Professor Kim is accepting MA and PhD students working on modern and contemporary Korean literature and comparative literature.
Jina Eleanor Kim is associate professor of Korean literature and culture in the Department of East Asian Languages and Literatures. She is the author of Urban Modernities in Colonial Korea and Taiwan, a comparative study of modernist literature and culture emerging in Seoul and Taipei during the Japanese colonial era; co-editor of The Journal of Korean Studies special issue on “Intermedial Aesthetics: Korean Literature, Culture, and Film,” a collection of essays that show how the movements across media can open up new ways of engaging in transnational, interdisciplinary work on Korea. She is currently completing a second book project on Auditory Texts in Colonial Korea, which examines the relationship between emerging genres and new sound media technologies especially through the study of radio and radio dramas. Her current research project is on contemporary global Korean literature and transpacific studies which probes the literary and cultural productions between Korea and global Korean diasporic cultures in order to understand the formation of world literatures. This study interrogates the system of literary prizes and engages with digital humanities methods.
Broadly, her research interest area is in modern Korean literature and cultural history. More specifically, her research questions rest in the historical, theoretical, and philosophical concept of the “New,” whether they be material goods, social and technological revolutions, cultural and artistic movements, racial formations, or subjects of knowledge. Her other research areas include comparative colonialisms, in particular, between Korea and Taiwan, Vietnam, and Korean diasporic literatures; Intermediality, transmedia storytelling, and digital humanities; Sound studies; Popular fiction and popular culture; and History of technology and literature.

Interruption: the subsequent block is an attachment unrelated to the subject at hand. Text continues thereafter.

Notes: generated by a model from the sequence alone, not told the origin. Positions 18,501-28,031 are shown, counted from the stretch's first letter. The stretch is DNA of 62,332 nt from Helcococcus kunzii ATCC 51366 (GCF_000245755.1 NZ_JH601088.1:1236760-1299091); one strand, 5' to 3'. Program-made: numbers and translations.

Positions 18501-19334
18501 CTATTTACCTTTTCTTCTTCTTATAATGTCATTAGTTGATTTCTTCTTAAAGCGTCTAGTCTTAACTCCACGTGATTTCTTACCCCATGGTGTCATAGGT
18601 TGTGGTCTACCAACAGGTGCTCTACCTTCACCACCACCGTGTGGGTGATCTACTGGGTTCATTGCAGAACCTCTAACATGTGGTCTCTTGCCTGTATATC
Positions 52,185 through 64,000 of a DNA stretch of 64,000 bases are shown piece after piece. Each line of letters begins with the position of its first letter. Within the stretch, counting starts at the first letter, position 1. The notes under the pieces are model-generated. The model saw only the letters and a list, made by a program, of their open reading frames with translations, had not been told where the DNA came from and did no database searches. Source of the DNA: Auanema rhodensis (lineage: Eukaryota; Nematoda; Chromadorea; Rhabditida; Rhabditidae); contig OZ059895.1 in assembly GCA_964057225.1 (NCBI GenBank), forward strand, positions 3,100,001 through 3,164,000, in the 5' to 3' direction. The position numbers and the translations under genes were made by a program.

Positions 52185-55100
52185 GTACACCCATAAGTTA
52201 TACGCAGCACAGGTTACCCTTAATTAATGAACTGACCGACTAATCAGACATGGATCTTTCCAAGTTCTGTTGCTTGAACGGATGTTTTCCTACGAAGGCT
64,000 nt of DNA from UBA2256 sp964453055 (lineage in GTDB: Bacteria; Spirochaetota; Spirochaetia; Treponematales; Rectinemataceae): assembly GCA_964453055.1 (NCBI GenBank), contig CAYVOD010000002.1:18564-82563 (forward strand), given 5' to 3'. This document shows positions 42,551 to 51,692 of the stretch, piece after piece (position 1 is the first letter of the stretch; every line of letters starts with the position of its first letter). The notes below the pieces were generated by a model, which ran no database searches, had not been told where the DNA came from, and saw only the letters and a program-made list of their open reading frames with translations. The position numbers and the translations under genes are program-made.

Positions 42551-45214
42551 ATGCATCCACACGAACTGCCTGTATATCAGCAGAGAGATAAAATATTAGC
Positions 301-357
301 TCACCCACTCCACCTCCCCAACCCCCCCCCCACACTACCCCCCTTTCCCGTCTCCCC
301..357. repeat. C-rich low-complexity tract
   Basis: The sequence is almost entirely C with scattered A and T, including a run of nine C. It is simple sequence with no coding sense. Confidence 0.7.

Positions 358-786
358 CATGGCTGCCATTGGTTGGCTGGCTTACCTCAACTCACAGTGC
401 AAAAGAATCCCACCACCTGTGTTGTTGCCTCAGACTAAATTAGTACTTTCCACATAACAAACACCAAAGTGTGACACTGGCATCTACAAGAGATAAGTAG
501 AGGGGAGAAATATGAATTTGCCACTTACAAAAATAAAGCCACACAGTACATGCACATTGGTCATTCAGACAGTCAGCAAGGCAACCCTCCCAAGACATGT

Urban Modernities in Colonial Korea and Taiwan (Leiden and Boston: Brill Press, 2019)
“Sonic Aesthetics and Social Disparity: The Voice of Villains in Ryoo Seung-wan’s Veteran (2015) and The Unjust (2010).” In Asian Sound Cultures. Ed. Iris Haukamp, Christin Hoene, and Martyn Smith. London and New York: Routledge, 2022.
“Rewriting the City: Yi Sang, Architecture, and the Figure of the Department Store.” In The Routledge Companion to Korean Literature. Ed. Heekyoung Cho. London and New York: Routledge, 2022.
“Urban Intrigues: Crime, Romance, and the Modern Girl in Colonial Korean Detective Fiction,” Chapter 5. In The East Asian Modern Girl: Women, Media, and Colonial Modernity in Interwar East Asia. Ed. Sumei Wang. Leiden and Boston: Brill, 2021.
“The Sonic Unconscious and the Wartime Radio Novel in Colonial Korea,” 275-291. In Routledge Handbook of Modern Korean Literature. Ed. Yoon Sun Yang. London: Routledge, 2020.
“Broadcasting Solidarity Across the Pacific: Reimagining the Tongp’o in Take Me Home and the Free Chol Soo Lee Movement." The Journal of Asian Studies 79.4 (November 2020): 891-910.
“Between Documentation and Dramatization: Modes of Critique in South Korean Yushin-Era Radio Culture.” positions: asia critique 27.2 (May 2019): 397-420.
Professor Kim offers courses that combine a focus on Korean literature and culture with an engagement of key problems in contemporary issues and comparative methodologies, such as diaspora and space; empire and imperialism; new media and technology; race and racism; and gender and modernity. All courses engage substantially with theories of modernism, transnationalism, and postcolonialism and are committed to diversity through pedagogy and content.
KRN 309: Languages and Cultural Formation in Korea
KRN 399: Global Korean Literature: Writing Self and Reading Others
KRN 361: Korean Popular Culture and Transnationalism
Undergraduate/ Graduate courses
KRN 410/510: Female Figures: Gender and Sexuality in Korean Literature and Media
KRN 410/510: North Korea
KRN 410/510: Transmediting History: From Premodern Korean Ficton to Webtoons
EALL 410/510: The Making of National and World Literatures: Power, Prestige, and Literary Prizes
EALL 407/507: Cultures of Protest in Modern East Asia